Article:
It is a terrible thing to loose a great photojournalist. No only the world looses an out of the ordinary human being, but we also all loose a witness to our time. Born in a family of photo people, Annie , founder and director of the Cosmos agency in France and Pierre Boulat, also an extremely talented photographers, Alexandra did not fear being judged by both her parents. She did what few could have done.
We probably met when we were both kids, in between a Magnum Cocktail or behind our parents at some photo opening. Who knows ? I certainly do not remember. What I do know is that I have followed her photo career as a spectator of greatness and like many others, learned about the world, our world, my world through her eyes. Her images told me about places and events that I could have never, ever experienced without her passion to report. She had the eye of a reporter, of a witness but also of a writer that not only had something to say but also refused to remain quiet. It seemed that she could never use anything bigger than a 35 mm lens as she not only wanted to be as close as possible from her story, but also wanted to show us that everything around her subjects was as important as the subject itself.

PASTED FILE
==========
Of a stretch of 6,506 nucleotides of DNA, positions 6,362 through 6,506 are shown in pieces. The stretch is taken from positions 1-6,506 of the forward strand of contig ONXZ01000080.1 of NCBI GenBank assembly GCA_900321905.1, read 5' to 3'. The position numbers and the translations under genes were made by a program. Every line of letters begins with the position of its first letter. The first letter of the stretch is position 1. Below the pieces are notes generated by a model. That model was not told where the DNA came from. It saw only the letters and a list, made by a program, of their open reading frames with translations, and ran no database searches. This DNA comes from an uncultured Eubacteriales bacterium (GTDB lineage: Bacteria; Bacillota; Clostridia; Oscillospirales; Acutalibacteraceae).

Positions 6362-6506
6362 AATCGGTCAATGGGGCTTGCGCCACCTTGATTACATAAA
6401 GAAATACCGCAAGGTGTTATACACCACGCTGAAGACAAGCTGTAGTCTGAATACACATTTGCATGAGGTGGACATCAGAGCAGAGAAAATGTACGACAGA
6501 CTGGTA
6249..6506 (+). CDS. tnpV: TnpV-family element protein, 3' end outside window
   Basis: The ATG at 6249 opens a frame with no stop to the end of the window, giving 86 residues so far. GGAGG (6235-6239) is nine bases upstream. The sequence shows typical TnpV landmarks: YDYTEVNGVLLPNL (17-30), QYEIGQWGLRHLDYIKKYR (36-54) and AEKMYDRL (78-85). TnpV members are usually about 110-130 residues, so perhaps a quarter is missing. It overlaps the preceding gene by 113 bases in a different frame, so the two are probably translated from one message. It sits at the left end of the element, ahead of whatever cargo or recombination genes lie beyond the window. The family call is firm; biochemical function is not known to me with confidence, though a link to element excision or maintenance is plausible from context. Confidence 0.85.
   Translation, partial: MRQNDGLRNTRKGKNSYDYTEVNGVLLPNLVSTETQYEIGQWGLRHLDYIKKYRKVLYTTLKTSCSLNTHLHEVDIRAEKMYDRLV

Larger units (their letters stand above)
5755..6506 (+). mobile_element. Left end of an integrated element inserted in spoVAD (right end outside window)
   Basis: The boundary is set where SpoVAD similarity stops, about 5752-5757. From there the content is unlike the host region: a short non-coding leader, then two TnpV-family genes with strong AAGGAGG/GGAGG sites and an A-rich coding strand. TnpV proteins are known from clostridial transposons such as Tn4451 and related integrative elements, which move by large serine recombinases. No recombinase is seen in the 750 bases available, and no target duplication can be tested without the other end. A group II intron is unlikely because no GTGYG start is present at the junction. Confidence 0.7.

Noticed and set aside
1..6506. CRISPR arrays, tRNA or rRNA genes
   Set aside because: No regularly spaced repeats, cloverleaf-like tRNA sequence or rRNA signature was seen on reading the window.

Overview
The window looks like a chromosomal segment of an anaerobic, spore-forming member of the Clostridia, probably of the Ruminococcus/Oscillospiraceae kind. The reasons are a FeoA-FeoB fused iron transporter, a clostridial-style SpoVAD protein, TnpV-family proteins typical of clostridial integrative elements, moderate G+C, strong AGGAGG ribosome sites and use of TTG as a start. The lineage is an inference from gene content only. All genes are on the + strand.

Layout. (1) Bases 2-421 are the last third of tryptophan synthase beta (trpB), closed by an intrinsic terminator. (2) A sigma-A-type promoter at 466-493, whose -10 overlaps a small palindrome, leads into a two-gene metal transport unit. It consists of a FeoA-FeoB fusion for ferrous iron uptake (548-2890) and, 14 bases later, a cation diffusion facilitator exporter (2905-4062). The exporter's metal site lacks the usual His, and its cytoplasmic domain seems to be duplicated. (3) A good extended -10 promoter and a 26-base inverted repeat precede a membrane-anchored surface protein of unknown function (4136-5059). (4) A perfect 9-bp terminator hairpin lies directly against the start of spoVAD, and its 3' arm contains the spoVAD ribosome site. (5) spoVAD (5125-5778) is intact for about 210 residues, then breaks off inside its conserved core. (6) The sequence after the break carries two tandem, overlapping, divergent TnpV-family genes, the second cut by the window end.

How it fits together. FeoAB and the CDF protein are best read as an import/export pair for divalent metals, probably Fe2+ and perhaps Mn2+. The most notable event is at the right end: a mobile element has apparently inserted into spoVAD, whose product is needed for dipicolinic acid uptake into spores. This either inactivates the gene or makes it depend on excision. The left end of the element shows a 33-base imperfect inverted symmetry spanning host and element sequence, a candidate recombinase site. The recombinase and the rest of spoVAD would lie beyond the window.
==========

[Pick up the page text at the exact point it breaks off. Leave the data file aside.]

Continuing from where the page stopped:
I never met Alexandra, probably because part of me thought it would happen one day. I was wrong and I regret it now. If only to simply have had the chance to tell her how much I loved her work. However, it still feels to me that I lost a great friend, someone I could always count on. The pages of the magazines will feel quite empty without her images.
Some of her work can be seen on the VII Photo agency website that she co-founded.
My thoughts go to Alexandra’s proud mother Annie and her family.